Sound advice on managing time when the to-do list is overwhelming.

Take note of this increase in drinking among women.

An antidote? Mindful drinking. Make more with less.

For the love of God and neighbor

The question of how the liturgy develops is a strand of news I will follow closely. I experience endless frustration with the question, “why can’t we just make it more beautiful?” “Send down your spirit like the dewfall” makes me a little breathless at God’s beauty each time. The hymns sung at parishes in my area are bland and have terrible, terrible poetry. I ache for more and have witnessed actual resistance to it? Why? The best understanding I can gather is that bland and plain is of the people while lofty and beautiful is most elite. As a friend points out, it is the financial elite often calling the shots for the bland, feeling they can speak for the lowly masses. Well, friend, the lowly masses can learn to sing an old Irish hymn just fine. They do not need your “Mass of Christ the Savior” (aka, Missa de My Little Pony) or your “Gift of Finest Wheat.”

Whatever conversation we want to have about faith and morals. Keep it clean, people.

The Apple store wants to be your town square. It’s like Target to me, trying to capitalize on movements within society by being what they’re not! It actually became a primary third place of our society, then our culture will become even more defined by consumerism, rather than God and country. It’s filling in the cultural vacuum. Unfortunately, it is for profit and will lead people to even more loneliness because their time together will be about spending and consumerism. At the same time, corner “Bodegas” are being set up by the same Silicon Valley experts replaced read third places for New Yorkers.

Yes! There but by the grace of God, go I. We need to see the poor as Christ among us, even those we don’t think deserve our compassion.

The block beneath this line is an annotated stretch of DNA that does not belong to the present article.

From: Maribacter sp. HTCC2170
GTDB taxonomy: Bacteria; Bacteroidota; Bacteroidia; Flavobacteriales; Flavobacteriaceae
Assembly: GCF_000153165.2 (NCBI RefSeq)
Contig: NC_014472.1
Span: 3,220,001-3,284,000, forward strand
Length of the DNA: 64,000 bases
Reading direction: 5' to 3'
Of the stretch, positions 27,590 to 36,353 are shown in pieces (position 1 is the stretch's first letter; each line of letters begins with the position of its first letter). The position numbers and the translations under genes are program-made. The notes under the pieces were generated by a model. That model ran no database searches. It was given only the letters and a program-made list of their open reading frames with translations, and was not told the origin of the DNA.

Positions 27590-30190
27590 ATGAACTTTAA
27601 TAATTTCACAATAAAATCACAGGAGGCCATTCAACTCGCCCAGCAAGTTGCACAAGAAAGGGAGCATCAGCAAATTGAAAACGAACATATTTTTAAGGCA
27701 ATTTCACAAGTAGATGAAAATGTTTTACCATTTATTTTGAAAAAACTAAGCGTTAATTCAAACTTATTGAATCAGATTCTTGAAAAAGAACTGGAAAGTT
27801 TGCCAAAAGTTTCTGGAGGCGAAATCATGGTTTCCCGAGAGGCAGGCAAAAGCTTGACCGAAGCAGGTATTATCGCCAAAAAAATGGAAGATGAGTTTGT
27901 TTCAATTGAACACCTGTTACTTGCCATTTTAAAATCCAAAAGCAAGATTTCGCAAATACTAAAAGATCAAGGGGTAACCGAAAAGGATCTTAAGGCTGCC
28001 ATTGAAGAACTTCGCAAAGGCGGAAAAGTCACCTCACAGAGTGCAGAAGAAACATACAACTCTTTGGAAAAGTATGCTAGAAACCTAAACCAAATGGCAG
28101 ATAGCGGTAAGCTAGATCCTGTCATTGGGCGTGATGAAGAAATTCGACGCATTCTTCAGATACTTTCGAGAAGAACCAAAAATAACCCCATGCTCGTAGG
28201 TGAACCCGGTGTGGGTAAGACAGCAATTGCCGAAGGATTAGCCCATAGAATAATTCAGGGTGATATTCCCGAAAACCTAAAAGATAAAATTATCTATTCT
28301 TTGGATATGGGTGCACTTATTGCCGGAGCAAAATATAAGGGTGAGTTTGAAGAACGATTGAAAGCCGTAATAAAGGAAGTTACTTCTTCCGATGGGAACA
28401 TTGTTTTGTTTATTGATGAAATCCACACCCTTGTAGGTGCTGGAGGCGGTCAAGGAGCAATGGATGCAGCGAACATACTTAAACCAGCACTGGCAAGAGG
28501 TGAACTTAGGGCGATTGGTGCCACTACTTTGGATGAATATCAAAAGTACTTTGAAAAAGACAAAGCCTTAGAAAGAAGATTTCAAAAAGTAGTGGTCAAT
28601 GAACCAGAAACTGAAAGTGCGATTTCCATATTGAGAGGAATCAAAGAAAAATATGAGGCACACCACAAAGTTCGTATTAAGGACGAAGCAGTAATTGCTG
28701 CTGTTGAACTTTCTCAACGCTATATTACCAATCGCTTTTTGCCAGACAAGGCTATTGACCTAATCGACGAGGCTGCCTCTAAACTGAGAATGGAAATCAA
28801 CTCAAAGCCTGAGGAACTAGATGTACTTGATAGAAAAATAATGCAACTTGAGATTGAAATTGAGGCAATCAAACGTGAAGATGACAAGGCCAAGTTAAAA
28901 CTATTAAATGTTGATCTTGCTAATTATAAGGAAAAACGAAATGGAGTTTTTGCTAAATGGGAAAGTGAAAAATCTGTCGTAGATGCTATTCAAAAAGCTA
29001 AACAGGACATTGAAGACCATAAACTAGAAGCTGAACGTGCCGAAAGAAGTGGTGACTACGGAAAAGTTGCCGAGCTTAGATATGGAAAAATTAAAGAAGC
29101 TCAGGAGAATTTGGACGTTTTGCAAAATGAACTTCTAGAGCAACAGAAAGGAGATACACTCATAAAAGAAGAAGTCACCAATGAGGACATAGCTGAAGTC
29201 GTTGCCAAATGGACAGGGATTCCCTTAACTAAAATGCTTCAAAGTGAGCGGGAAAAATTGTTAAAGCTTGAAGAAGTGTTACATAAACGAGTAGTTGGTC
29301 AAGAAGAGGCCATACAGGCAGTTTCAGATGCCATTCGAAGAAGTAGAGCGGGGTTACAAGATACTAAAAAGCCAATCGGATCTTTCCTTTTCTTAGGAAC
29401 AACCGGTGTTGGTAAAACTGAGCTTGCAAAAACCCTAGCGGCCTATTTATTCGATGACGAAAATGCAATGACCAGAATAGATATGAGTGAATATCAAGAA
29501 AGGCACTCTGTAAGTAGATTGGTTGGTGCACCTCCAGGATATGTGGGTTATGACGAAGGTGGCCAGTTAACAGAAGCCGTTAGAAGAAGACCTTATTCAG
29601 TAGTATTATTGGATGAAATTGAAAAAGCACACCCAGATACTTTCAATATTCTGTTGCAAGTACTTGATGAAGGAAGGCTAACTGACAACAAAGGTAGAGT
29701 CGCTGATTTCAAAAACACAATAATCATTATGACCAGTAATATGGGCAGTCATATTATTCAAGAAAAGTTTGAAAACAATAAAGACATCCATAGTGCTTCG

The Arts

I love haiku poetry. I hope you will too.


September 17 is the Feast of St. Hildegard of Bingen. Do you know about this remarkable and wild woman?

There are such riches in our Church history. Modern hymnaries barely scratch the surface. Dr. John Boyle instilled a love of St. Hildegard of Bingen in me. Read here about her music and to listen to some recent renderings.

I liked St. Hildegard so much in part because of how uncomfortable she made some of my more conservative male classmates. This was a woman not afraid to write about women’s sexuality and address sexual temptation in women. It happens. Here is more about her life (not so much about her admonitions regarding sex). For that, you will have to read about her visions.

Looking for a feminist model? When so many women could neither read nor write, in these so-called dark ages, this woman was “a Benedictine nun, a mystic, theologian, foundress, writer, expert in pharmacology, cosmologist, composer, botanist, doctor … and she maintained correspondence with popes, bishops, kings, and emperors….She was, without a doubt, the most powerful woman of the late Middle Ages.”

Feels like the Emmys are the new Oscars. Television is giving us the things we’ve wanted from movies for a long time: a voice.

It should be said though that we are not living in The Handmaid’s Tale, not even close. I love the point this commentator makes, the liberal side fails to acknowledge they have won the culture war. They can relax.

I am catching a feminist theme this week. I am a feminist who believes in equal footing for women and men. The domination of men over women and the willingness of women to be dominated by men is a fallout of original sin. It is not a prescription of what ought to be. Too many times, femininity is mistaken as a subordination that makes the woman passive and at the mercy of the man’s decisiveness. Here is an article highlighting how stereotypical feminine traits are not healthy dating decisions.